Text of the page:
Earlier this month Marco Rubio’s presidential campaign introduced us to an impressive list of believing scholars and thinkers—many of them evangelical Christians—who agreed to be part of his newly formed religious advisory committee.
If last night’s debate is any indication, I think Rubio better spend some more time with this group. Since I am guessing that it would be bad form for these scholars (who are in a sense working for Rubio) to critique his performance last night, I will give it a shot.
Rubio is doing his best to sound like an evangelical Christian. Last night he spoke about his faith more than he has done in all the other GOP debates combined. From what I have read, Rubio attends both a Catholic church and an evangelical megachurch. His spiritual commitment seems sincere. I have no doubt that he is a man of faith. But the way he used his religion last night made the Christian gospel subservient to his political ambitions.
The Florida Senator’s use of religion in this GOP debate was problematic spiritually, theologically, and historically.
When Chris Wallace of Fox News asked him if he was still the “Republican savior,” Rubio seized the opportunity. “Well, let me be clear about one thing,” he said, “there’s only one savior and it’s not me. It’s Jesus Christ who came down to earth and died for our sins.” The audience response suggests that Rubio connected with many Iowans. It was a shrewd and opportunistic move taken straight from the GOP political playbook. And in the process Rubio traded the life-giving message of the Christian faith for an applause line and perhaps a few votes.
Rubio’s reference to Jesus Christ as the savior of the world had nothing to do with his qualifications for being President of the United States of America. It was not connected in any way to the substantive policy discussions that took place at last night’s debate. It did not inform the way the candidate approaches economic or foreign affairs. Instead, it came across as little more than an attempt to use an evangelical tag line to pander to his audience–both in Des Moines and around the country. It is hard to read this any other way. From a Christian point of view, this is a spiritual problem akin to idolatry.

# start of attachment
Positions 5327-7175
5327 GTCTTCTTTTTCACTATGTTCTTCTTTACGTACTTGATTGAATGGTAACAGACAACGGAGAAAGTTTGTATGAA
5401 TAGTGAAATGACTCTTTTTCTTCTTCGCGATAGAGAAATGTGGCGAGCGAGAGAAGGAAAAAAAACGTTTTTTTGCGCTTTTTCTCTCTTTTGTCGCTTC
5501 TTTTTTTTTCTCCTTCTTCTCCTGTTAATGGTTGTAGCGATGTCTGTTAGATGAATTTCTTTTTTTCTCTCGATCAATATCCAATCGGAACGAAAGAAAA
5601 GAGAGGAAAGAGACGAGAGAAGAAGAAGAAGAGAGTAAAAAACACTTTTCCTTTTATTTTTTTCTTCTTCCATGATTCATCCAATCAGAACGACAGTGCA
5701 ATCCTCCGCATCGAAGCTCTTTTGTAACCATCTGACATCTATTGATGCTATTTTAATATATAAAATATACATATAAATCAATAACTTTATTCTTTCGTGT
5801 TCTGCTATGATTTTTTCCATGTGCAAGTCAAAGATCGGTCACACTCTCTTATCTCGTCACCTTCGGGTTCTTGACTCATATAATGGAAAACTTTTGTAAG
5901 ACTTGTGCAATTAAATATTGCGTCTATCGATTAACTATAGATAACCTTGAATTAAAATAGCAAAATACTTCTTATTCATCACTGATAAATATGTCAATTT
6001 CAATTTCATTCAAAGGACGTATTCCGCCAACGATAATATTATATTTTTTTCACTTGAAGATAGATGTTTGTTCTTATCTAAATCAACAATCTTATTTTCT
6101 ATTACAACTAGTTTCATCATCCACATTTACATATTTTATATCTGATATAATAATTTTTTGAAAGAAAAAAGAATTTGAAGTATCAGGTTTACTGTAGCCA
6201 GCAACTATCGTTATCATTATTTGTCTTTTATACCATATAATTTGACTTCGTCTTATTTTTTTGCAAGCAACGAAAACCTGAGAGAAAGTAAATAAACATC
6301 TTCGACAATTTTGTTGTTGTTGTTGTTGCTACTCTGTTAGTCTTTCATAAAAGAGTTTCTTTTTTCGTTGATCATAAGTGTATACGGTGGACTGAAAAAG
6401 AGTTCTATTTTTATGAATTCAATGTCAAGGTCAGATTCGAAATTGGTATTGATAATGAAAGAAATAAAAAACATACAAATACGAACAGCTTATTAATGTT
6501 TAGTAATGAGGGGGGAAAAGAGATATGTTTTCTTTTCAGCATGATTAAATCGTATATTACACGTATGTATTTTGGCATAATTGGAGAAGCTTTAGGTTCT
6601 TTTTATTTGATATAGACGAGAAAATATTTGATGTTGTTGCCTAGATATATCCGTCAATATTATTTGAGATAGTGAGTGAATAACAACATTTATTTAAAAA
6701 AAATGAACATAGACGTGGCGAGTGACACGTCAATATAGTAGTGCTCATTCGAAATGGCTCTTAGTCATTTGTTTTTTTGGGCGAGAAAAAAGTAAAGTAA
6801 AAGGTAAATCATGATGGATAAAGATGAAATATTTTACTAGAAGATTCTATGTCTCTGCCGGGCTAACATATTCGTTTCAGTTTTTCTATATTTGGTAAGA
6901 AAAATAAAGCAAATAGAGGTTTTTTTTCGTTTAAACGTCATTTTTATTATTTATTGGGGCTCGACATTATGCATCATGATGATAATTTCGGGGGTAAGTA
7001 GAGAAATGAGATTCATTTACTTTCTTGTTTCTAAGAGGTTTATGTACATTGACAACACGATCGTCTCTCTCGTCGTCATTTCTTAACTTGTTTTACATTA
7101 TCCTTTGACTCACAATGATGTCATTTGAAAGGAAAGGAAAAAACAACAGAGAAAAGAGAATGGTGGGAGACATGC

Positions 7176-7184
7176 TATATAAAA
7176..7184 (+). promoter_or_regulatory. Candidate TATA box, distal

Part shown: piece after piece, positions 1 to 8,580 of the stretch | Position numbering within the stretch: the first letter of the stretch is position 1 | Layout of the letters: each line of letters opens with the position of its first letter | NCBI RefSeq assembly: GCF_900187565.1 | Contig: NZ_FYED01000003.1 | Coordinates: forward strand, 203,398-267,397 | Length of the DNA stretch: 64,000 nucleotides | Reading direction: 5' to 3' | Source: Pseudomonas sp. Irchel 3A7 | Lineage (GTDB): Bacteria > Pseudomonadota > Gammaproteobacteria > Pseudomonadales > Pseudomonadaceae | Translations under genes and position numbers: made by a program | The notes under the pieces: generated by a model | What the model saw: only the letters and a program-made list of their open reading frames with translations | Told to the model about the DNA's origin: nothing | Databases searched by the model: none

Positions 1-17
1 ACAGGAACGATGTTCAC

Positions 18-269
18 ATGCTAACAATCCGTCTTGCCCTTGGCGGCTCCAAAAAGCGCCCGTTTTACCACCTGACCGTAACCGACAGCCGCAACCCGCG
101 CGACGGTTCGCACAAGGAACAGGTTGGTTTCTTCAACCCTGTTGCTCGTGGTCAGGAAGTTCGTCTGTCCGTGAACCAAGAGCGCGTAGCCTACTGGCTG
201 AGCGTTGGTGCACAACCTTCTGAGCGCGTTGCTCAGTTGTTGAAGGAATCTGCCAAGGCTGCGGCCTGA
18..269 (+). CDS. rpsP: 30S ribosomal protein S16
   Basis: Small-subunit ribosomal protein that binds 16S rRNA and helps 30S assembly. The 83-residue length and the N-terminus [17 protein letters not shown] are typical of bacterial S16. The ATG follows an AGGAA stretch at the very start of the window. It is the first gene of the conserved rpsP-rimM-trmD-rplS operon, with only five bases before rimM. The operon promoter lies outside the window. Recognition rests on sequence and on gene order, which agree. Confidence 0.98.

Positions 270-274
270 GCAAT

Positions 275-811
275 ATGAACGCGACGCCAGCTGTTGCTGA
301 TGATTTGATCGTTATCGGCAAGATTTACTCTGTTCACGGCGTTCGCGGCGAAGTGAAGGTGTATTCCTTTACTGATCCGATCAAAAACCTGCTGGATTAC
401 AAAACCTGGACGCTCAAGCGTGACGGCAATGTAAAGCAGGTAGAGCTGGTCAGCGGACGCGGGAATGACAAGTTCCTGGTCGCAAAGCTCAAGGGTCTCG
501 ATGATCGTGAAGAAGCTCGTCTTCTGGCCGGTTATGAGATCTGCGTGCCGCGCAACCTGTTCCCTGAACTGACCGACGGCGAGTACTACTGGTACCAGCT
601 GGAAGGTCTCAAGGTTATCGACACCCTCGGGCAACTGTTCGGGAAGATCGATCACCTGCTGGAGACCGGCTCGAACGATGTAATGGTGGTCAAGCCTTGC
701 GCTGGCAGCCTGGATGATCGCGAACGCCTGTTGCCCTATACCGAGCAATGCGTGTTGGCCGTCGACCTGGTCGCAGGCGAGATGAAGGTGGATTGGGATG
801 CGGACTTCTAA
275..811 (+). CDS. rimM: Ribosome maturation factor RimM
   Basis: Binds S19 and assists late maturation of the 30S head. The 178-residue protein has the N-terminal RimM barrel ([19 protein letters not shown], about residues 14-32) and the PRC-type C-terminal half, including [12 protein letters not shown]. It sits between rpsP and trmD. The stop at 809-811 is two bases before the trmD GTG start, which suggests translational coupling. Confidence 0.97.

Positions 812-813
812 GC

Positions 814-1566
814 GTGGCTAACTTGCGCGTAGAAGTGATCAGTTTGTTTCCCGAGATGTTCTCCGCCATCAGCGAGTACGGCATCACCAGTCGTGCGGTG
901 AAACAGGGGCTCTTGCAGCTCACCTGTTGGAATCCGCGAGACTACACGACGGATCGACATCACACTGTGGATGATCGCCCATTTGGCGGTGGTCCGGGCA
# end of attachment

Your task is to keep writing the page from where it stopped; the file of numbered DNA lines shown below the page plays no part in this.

Throughout the night the nostalgia for the 1980s and the era of Ronald Reagan was palpable. Rubio was not immune to it. In fact, he sounded a lot like the Gipper when he described the United States as a “light” that is “shining on the world.”
Reagan was fond of describing America as a shining light. He often used the phrase “city on a hill” to illustrate the role that American democracy must play around the world. When the fortieth President of the United States talked about America as a shining city he was referencing John Winthrop’s 1620 sermon “A Model of Christian Charity.” Winthrop, the first governor of the Massachusetts Bay Colony, believed that his colony was a new Israel. It was a chosen nation populated by the Puritans– God’s new chosen people.
Reagan’s “city on a hill” was a secularized version of Winthrop’s vision for Massachusetts. For him, the United States was exceptional because it was founded on the principles of democracy and liberty. It was this commitment to freedom that brought an end to communism and the Soviet Union.
But Rubio took Reagan’s American exceptionalism one step further when he said “the Bible commands us to let our light shine on the world.” He was a referencing Matthew 5:16, the passage of the Sermon on the Mount in which Jesus tells his followers to “let your light shine before men so that they may see your good works and they should glorify your Father in the heavens.” Rubio applied this biblical reference—a call for Christians to share the light of the gospel (and in doing so bring glory to God)—to American power abroad. “For over 200 years,” he said, “America’s light has been shining on the world and the world has never been the same again.”
If Rubio had consulted with his religious advisory committee, he would know that Matthew 5 is not about foreign policy, the spread of democracy, or the ideals of any nation. When the lines between the Kingdom of God and a man-made nation are blurred, the Christian faith suffers. It is a theological error to equate the Kingdom of God with the United States.
Rubio also linked his belief in American exceptionalism to the nation’s apparent Judeo-Christian origins. “I think if you do not understand that our Judeo-Christian values are one of the reasons why America is such a special country,” Rubio argued, “you don’t understand our history.”
The idea that the United States was founded on Judeo-Christian values is a questionable historical premise. Many historians—even historians who are evangelical Christians—do not agree with this premise. The Declaration of Independence mentions God, but Thomas Jefferson, its primary author, does not define God in a way that is decidedly Judeo-Christian. The Constitution never mentions God, Christianity, or the Judeo-Christian tradition. I have done some writing on this over the years.
Rubio has a lot more work to do in order to bring responsible Christian thinking to his campaign and avoid these spiritual, theological, and historical pitfalls.